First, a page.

I have some sympathy for my friend. In his household, his wife has the radio going 24/7 on conservative conspiracy theory programs. He said he gives this stuff short shrift. But it IS playing in the background of his life. His wife, he said, things Covid-19 is a fake thing. She doesn’t watch TV (or read a newspaper as far as I can tell) and they don’t have cable for TV (just rabbit ears).


Memorial Day is about more than memories

Memorial Day is normally a time of gathering, of ceremony and the way we honor those who gave their lives in service to this nation. That can't happen this year and that's too bad.

It's important to understand what it means.

The United States only officially created Memorial Day as a holiday in 1971 but since 1973 when we ended the draft, we've had an all volunteer military. People choosing to defend us, putting their lives on the line.

It's easy to take it all for granted, to treat that kind of service as just another career choice.

That would be wrong. 

Putting on that uniform means choosing to be part of a long tradition, to follow orders, to be willing to die for an idea. 


Detectives investigating several Anti-Asian bias incidents in Ballard

information from Seattle Police Blotter

UPDATE: Detectives now have an image of a person of interest from the incident that occurred at the restaurant at 20th Avenue NW and NW Market Street. This image depicts the person who was making racist remarks toward employees. Anyone with information on this individual is asked to contact the tip line at (206) 233-5000.

The Seattle Police Department is investigating at least three separate Anti-Asian Bias incidents that were reported yesterday in Ballard. 

On Saturday, May 23rd, at approximately 6:30 PM North Precinct officers responded to Golden Gardens Park for a report of a male in the park yelling at Asian park guests and chasing a female driver as she was trying to leave.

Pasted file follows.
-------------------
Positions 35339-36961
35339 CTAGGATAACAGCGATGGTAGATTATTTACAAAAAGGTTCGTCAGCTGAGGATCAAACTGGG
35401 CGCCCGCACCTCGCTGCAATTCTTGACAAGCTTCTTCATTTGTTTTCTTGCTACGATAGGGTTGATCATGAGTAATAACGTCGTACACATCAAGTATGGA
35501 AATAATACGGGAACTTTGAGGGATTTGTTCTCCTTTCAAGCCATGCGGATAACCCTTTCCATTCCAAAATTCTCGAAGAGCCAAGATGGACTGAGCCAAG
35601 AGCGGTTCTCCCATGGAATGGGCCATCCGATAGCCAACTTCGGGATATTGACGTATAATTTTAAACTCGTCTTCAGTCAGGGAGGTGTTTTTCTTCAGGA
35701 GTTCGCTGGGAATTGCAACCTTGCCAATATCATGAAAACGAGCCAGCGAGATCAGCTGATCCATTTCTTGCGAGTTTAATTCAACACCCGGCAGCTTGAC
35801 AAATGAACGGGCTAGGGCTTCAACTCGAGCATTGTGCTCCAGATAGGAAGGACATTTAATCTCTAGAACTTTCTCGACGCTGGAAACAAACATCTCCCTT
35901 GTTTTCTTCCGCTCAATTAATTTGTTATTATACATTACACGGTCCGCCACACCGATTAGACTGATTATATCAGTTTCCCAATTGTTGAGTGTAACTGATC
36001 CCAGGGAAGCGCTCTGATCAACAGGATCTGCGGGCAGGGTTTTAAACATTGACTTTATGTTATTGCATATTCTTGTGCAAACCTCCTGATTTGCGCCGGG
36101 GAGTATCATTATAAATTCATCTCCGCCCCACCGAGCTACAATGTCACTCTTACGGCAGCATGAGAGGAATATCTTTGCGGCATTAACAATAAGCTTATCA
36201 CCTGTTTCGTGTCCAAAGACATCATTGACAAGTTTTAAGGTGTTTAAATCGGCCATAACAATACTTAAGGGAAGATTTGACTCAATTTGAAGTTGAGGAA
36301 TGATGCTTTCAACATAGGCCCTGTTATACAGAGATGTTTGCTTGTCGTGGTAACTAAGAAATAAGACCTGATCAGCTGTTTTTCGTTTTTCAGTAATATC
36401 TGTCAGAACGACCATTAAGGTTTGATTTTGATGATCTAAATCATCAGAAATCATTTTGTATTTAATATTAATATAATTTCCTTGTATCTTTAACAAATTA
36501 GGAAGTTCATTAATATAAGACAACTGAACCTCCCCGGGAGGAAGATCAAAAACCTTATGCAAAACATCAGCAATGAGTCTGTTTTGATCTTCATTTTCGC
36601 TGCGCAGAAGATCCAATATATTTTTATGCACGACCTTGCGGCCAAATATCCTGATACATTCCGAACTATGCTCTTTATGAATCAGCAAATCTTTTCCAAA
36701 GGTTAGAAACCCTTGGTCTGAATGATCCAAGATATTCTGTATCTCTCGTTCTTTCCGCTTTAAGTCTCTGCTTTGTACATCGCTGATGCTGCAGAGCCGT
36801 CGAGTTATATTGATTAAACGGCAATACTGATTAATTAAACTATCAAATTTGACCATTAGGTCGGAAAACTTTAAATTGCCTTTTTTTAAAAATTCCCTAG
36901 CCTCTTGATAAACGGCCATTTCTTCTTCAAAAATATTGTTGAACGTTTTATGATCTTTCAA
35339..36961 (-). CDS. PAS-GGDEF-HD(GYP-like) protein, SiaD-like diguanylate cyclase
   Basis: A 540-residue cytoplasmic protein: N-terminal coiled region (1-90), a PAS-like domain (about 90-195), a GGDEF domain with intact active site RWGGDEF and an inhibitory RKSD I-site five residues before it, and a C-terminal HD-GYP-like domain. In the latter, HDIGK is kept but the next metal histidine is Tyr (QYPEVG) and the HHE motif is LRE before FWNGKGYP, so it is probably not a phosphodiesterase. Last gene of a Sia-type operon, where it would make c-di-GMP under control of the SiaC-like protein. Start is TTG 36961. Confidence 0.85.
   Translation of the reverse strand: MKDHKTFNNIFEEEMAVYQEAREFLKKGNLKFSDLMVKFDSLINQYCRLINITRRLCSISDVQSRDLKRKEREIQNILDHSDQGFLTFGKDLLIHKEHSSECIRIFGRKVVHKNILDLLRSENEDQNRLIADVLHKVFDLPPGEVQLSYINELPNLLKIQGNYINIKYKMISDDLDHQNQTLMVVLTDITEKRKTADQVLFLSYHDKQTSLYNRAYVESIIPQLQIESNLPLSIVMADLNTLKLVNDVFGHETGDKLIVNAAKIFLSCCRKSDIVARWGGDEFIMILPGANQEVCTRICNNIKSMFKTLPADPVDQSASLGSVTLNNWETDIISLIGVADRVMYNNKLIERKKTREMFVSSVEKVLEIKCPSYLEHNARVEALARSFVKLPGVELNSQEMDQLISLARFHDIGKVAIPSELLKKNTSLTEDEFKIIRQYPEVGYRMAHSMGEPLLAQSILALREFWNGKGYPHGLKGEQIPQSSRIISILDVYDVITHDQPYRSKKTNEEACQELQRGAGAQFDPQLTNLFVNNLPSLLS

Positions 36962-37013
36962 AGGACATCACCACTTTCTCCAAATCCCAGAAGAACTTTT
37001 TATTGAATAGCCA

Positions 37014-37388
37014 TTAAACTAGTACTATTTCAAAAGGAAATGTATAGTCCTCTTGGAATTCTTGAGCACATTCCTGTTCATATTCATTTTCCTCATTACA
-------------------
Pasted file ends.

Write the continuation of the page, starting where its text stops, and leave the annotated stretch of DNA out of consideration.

Burien City Council votes to demolish the Annex; It will be removed starting Aug. 1

After extensive debate and consideration, the Burien City Council voted to demolish the Burien Community Center Annex (“the Annex”) at 425 SW 144th Street.

This follows six months of public process and discussion. The demolition process will occur after July 31, 2020, which is when the leases end for the remaining tenants. The decision was based on significant concerns about the buildings’ safety for the tenants, public, and staff. Many of the systems in the building are at the end of their operational life.

The Council also authorized $350,000 be transferred from other capital projects and the capital reserve to the demolition of the Annex. This means that a project aimed at addressing a non-critical landslide area in Seahurst Park and a master plan process for Hilltop Park will be delayed. The City’s Annex Tenant Support Team will continue working with Annex tenants on relocation efforts.